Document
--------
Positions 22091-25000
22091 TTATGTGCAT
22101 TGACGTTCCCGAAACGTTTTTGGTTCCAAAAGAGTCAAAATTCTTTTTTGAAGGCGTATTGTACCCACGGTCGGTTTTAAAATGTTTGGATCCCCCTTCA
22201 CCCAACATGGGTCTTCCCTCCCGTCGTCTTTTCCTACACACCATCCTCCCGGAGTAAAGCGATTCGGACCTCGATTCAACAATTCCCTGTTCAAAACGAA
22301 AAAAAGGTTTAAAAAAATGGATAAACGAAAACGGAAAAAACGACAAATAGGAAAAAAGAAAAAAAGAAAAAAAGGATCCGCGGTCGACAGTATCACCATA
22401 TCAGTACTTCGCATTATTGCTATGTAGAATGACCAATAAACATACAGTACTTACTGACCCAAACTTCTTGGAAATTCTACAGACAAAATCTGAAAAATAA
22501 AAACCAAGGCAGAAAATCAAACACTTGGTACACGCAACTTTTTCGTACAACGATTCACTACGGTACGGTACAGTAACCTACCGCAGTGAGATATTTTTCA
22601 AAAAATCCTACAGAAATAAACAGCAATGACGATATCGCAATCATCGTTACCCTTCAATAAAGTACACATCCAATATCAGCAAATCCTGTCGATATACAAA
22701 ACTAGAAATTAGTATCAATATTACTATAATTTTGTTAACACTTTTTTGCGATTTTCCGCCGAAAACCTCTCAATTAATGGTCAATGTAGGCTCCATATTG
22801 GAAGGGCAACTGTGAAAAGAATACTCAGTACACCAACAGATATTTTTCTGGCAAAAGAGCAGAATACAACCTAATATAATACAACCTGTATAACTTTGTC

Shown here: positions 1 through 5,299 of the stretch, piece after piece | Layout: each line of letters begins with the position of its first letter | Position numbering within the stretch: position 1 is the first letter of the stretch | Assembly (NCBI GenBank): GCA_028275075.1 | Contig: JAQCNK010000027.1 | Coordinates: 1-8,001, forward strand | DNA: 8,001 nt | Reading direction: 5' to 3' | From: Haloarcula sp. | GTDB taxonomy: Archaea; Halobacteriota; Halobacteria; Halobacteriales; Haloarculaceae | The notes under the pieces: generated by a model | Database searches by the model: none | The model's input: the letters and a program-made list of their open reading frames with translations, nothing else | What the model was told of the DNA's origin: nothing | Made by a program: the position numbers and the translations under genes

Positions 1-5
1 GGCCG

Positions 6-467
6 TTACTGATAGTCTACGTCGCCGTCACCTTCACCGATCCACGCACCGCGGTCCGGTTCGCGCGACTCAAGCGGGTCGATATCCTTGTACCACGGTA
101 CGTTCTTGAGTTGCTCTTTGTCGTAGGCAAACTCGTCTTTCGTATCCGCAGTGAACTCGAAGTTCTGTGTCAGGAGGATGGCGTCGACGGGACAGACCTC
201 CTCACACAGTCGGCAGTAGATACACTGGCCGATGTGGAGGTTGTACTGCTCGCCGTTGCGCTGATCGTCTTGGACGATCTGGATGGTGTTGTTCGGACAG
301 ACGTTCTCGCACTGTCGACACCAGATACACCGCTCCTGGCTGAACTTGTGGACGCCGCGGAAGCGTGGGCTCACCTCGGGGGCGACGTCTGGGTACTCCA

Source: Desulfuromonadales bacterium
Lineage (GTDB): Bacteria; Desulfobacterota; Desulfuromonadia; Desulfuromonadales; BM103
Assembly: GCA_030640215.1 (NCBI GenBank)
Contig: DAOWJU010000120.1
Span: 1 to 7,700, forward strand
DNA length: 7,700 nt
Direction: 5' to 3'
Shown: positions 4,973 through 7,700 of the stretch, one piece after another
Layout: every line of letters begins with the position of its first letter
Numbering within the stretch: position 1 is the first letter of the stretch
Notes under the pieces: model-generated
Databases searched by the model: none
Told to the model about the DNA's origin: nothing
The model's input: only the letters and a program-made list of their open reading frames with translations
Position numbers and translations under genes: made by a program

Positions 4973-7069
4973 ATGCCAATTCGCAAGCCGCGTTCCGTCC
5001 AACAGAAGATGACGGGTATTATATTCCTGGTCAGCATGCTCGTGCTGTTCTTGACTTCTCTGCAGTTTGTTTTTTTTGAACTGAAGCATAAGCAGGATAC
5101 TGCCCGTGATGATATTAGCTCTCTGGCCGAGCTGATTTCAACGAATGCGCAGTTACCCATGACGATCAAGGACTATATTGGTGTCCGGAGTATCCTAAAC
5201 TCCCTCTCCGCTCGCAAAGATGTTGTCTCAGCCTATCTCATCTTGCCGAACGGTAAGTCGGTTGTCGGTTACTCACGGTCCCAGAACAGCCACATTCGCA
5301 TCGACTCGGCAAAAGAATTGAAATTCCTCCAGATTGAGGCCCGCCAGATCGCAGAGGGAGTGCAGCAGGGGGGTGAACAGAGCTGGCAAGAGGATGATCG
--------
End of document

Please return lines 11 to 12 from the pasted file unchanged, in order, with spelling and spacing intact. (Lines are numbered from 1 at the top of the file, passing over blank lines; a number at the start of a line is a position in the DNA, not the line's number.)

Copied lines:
Shown here: positions 1 through 5,299 of the stretch, piece after piece | Layout: each line of letters begins with the position of its first letter | Position numbering within the stretch: position 1 is the first letter of the stretch | Assembly (NCBI GenBank): GCA_028275075.1 | Contig: JAQCNK010000027.1 | Coordinates: 1-8,001, forward strand | DNA: 8,001 nt | Reading direction: 5' to 3' | From: Haloarcula sp. | GTDB taxonomy: Archaea; Halobacteriota; Halobacteria; Halobacteriales; Haloarculaceae | The notes under the pieces: generated by a model | Database searches by the model: none | The model's input: the letters and a program-made list of their open reading frames with translations, nothing else | What the model was told of the DNA's origin: nothing | Made by a program: the position numbers and the translations under genes

Positions 1-5